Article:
“We are sisters of this Earth—members of one powerful tribe.”

—Jada Pinkett Smith
“If you can feed yourself, you can free yourself.”

—Dr. Grace Lee Boggs, philosopher and Detroit community organizer
“My daughter talks about what she did and learned at ECO Girls all weekend long. This is a great program!”

—ECO Girl Parent

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Fresh Food Near You

Everyone knows what a desert is, but seldom do people hear the term “food desert.” Food deserts are likened to desert regions due to the difficult search and acquisition of healthy foods for those living in the area. When people living within that area do buy food - it is typically from a gas station or corner store. Several factors determine where food deserts appear. The USDA defines food deserts by measuring the distance to the supermarket or grocery store. Low access has been defined as 33% of the population living at least one mile away from the nearest grocer. Often times, the distance is far greater than a mile, and many of the people are unable to receive transportation to those markets. Another factor, one that is deeply ingrained into what defines a food desert, would be the demographics of the area. Many of these areas have a greater proportion of minorities, up to 65% more minorities in rural food desert tracts compared to non-food desert tracts. This is a slightly more complex demographic than measuring distance to the grocery store. Because cities and systems have been built around race and class, it is more difficult to make changes in a system that has been ingrained into society for hundreds of years. Due to the notion that food deserts do appear in greater numbers in areas with more minorities, this brings up the question of environmental justice. Environmental justice is the fair treatment and involvement of all people regardless of race, color, class with the respect to having a healthy environment to live and learn. With that definition in mind, a healthy environment should include equal access to healthy and nutritious foods despite one’s race, identity or class.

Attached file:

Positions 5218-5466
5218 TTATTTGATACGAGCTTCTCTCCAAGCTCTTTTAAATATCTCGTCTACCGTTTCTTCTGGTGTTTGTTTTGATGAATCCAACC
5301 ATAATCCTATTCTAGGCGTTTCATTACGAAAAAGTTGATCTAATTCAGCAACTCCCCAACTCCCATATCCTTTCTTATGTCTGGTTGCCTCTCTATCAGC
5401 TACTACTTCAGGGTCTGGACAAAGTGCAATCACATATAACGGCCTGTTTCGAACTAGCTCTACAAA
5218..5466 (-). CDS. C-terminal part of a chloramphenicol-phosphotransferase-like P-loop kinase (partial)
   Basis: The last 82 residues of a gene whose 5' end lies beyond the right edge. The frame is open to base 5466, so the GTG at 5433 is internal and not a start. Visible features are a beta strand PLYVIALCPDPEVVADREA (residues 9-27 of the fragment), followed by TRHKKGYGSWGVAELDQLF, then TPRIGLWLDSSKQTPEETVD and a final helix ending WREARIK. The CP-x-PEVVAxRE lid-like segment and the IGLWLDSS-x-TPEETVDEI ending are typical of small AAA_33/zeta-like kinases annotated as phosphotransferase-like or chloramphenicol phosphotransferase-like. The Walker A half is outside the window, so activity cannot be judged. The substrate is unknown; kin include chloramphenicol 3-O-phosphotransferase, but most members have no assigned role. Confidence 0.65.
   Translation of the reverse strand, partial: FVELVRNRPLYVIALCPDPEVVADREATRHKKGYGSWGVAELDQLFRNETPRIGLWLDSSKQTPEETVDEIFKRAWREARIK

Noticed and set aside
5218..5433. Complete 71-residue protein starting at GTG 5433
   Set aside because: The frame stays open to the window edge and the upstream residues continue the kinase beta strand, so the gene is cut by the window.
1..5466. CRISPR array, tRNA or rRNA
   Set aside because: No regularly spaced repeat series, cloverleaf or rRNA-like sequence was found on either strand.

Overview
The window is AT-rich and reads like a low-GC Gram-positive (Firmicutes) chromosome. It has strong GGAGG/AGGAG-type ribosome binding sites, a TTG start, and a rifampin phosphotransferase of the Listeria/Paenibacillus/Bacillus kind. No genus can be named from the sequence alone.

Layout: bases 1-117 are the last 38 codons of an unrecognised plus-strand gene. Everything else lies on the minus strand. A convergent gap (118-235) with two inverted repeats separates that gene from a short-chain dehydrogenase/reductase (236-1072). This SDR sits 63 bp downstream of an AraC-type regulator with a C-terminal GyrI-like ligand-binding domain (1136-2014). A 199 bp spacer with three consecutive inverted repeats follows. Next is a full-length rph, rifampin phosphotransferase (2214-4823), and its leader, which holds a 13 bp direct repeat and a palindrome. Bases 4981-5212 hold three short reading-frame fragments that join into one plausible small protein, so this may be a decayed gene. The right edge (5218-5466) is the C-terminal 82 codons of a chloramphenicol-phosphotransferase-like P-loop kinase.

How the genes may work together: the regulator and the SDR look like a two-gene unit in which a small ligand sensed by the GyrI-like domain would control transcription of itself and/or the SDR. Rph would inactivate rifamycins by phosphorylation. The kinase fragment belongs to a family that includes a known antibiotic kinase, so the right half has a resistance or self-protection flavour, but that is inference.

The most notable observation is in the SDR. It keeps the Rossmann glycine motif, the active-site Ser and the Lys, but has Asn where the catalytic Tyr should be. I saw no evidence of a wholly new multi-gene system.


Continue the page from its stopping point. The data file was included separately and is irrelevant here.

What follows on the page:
While food deserts are a widespread issue across the nation, one of the most recognizable food deserts is Detroit, MI. With a demographic that fits the profile for most food deserts, it is not difficult to see why so many of their residents have a hard time seeking the right foods. Detroit is one of the largest cities in America and is a predominantly African-American city. Within this city, it has been estimated that 550,000 Detroiters must travel twice as far to reach a mainstream grocer as they would a party store, gas station, or fast food restaurant. In addition to the travel time for grocery stores, many residents of Detroit shop at fringe locations like gas stations and liquor stores because they are the main retailers of food stamps. It is more convenient for these citizens who may rely on public assistance to pick up their food stamps and their meals in one location, especially if the alternatives are twice as far away. Due to this structure, many people that live within Detroit have a greater risk of disease, health expenses and premature death. There are some ‘conventional’ grocery stores in midtown and downtown Detroit, and they are close to many of the homes of Detroit residents, however these grocery stores are expensive and in gentrified neighborhoods for the most part, so they are still inaccessible for the majority of the population.